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Vasa was built by Dutch shipwrights and her longboat is typical Dutch Ships Boat construction;  Flat bottom with side frames (futtocks) arrached to the bottom planking and not attached to the floor timbers.  These boats are also accurately shown on many Van de Velde drawings.  Interestingly, the structural details for these Dutch built boats are exactly the same as those for the American Revolutionary Gundalow Philadelphia.  Although,  the sides of Vasa’s Longboat were lapstrake, Philadelphia’s are carvel.  Philadelphia and her sister gundalows were built in an area originally settled by Dutch colonists. The shape of Vasa’s boat is also similar to Dutch inshore Craft; wide, shallow, with a blunt scow shaped bow, narrower stern.


Although by no means technical draughts, the boats towed by ships shown on the Anthony Roll are more like the that Steven has modeled.







Edited by Roger Pellett
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Yes, and I think Steven is right to do so. Even the Vasa longboat is double ended and shows cones or stoppers for steering oars aft (see Dafi's pics). Of course at this time (1628) this kind of steering may be a little anachronistic. Most boats painted by Vroom show a flat transom. I found a painting of 1616 by van Wieringen, that also shows a double ended boat:  https://collections.rmg.co.uk/collections/objects/12215.html





I think the stoppers aft for the steering oars are visible.




Edited by Cirdan
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I discovered some gaps between the planking, so I put filler in them.




Later on I sanded it down again so it all looks nice and smooth now.


Decided the paintwork on the top wale of the aftercastle was too rough so I sanded it down again.



Discovered that though the red and white zig-zags on the starboard side were correct,





those on the port side were facing the wrong way.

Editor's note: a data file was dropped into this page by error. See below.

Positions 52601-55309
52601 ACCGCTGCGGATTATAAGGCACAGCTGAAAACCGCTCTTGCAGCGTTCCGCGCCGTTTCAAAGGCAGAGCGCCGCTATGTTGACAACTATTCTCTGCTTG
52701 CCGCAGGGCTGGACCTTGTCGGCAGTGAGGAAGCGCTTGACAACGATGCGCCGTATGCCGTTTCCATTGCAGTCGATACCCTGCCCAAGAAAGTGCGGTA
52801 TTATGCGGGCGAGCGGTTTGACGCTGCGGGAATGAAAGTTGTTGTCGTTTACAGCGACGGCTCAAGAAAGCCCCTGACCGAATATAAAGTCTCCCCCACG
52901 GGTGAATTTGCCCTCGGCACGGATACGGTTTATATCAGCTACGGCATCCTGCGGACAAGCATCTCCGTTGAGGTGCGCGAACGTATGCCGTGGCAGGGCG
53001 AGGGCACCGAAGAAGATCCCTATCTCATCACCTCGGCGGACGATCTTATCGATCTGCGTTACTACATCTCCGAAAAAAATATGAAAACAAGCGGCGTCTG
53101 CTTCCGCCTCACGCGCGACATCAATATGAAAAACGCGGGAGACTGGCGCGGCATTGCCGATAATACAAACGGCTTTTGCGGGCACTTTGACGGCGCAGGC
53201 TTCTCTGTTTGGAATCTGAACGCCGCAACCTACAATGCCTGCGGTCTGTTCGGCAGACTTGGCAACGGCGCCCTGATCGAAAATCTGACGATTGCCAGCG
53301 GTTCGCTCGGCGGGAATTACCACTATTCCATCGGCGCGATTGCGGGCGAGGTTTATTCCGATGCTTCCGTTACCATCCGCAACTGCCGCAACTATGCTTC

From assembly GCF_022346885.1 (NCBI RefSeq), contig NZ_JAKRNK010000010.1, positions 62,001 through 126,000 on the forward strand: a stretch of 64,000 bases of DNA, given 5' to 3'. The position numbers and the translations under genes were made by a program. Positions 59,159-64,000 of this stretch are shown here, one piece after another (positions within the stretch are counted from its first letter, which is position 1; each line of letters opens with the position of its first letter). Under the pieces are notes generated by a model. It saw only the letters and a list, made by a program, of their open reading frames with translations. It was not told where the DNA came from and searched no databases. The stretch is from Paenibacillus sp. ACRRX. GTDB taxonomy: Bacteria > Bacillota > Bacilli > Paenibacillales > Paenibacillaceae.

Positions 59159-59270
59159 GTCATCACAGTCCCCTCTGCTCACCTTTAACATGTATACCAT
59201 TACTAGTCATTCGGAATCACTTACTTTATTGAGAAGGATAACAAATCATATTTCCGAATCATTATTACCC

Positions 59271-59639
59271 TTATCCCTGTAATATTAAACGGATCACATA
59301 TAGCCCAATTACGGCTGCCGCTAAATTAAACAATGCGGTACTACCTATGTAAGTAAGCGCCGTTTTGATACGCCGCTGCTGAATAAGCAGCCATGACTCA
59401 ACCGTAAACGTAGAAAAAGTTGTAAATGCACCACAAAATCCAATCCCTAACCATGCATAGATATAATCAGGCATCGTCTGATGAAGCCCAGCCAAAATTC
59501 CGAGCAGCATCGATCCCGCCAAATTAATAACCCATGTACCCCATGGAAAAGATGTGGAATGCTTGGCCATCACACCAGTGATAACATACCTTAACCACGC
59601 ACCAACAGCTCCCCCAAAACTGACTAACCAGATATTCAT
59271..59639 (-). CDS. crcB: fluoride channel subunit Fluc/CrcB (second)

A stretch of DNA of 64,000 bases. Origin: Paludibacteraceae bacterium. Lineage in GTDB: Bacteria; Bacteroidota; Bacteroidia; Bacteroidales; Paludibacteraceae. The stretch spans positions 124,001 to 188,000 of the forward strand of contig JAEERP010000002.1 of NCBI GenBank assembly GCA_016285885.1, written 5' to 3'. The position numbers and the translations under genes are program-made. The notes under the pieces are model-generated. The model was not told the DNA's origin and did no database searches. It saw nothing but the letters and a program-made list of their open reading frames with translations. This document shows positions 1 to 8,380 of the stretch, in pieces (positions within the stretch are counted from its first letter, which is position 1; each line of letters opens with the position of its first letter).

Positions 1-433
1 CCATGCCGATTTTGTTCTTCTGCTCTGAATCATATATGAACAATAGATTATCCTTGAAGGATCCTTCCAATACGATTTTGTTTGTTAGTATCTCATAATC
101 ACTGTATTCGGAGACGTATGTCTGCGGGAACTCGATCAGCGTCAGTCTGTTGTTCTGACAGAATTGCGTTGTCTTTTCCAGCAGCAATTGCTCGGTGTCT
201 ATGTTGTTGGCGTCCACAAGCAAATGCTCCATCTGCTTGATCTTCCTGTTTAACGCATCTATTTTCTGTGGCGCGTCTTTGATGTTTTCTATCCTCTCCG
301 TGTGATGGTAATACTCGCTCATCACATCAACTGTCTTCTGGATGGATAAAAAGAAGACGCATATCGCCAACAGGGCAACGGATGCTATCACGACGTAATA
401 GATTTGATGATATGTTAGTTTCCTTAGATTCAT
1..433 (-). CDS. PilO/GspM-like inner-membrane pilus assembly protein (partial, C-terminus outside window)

So I fixed them.




And now I've done all the painting I'm prepared to do. I've left some of the original paintwork unchanged, but most of it needed freshening up. 
















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I've made the chocks for the longboat and glued the chocks to the longboat and the hatch cover. I've dry fitted the assembly to the deck to give an idea of how it's going to work.


20210223_155044.thumb.jpg.4bdeaa3d1796714a3423b64977861a48.jpg   20210223_155208.thumb.jpg.fbc73ae957ec7722fc6109f5868d9413.jpg


I've finally decided not to continue trying to make the deadeyes out of wood - I just get too many failures from splitting. So I'm goingahead with card impregnated with CA. It works much better. Here's a strip of card to cut them from, and the three holes drilled with a bit made of a brass "sequin pin" (very useful, these - about the diameter of a dressmaker's pin but with a point like a nail, so it acts as a drill bit - you can get them from art supply shops).


20210225_115321.thumb.jpg.7730a48b005b116dd4763b167ad52776.jpg   20210225_125148.thumb.jpg.39e7c3dc9f2488a9a8816bdab7a595a6.jpg


Trimmed to shape and the strop attached on one side: 


20210225_125449.thumb.jpg.8abebe988703ae7f3045a8529f186fda.jpg    20210225_125633.thumb.jpg.6cf5d7120f80f3dfe38dc6580c3564cb.jpg


And carried around the other two sides. And a few deadeyes - some of wood and some of card.


20210225_143505.thumb.jpg.299409d7339d9b51dbc4b87d586e8386.jpg    20210225_115720.thumb.jpg.fcac88d945dca3dd96d111e1b2a6f344.jpg


At this scale there's really no point in making chains for the lower end of the deadeye assembly - much too fiddly - so I'm just going to fake it with thread. When I made the model way back in the day I had no idea that chains existed anyway.


I next went to work on the rudder. Here it is all cut out, with the tiller next to it.




I thunk and thunk about how to attach the rudder to the sternpost -  there's no way I'm going to make pintles and gudgeons at this scale. I went back to my tried and tested method of inserting pins. Those sequin pins are a Godsend. First photo shows them complete, the second one shows them trimmed to length.


20210224_161257.thumb.jpg.e3bb80872845a24c860c4ade8bd1483b.jpg      20210224_161502.thumb.jpg.f200d3b5bf7da09aaad15daffb892aa9.jpg


For the rudder irons I went back to my trusty aluminium foil catfood containers. They're purely for decoration. When I tried blacking the aluminium previously, I found the paint scraped off really easily. So this time I tried roughening the surface with sandpaper. It seemed to work, though I think I should have brushed off the sandings better as I seem to have got some grit in with the paint. But I don't think this is really a serious issue.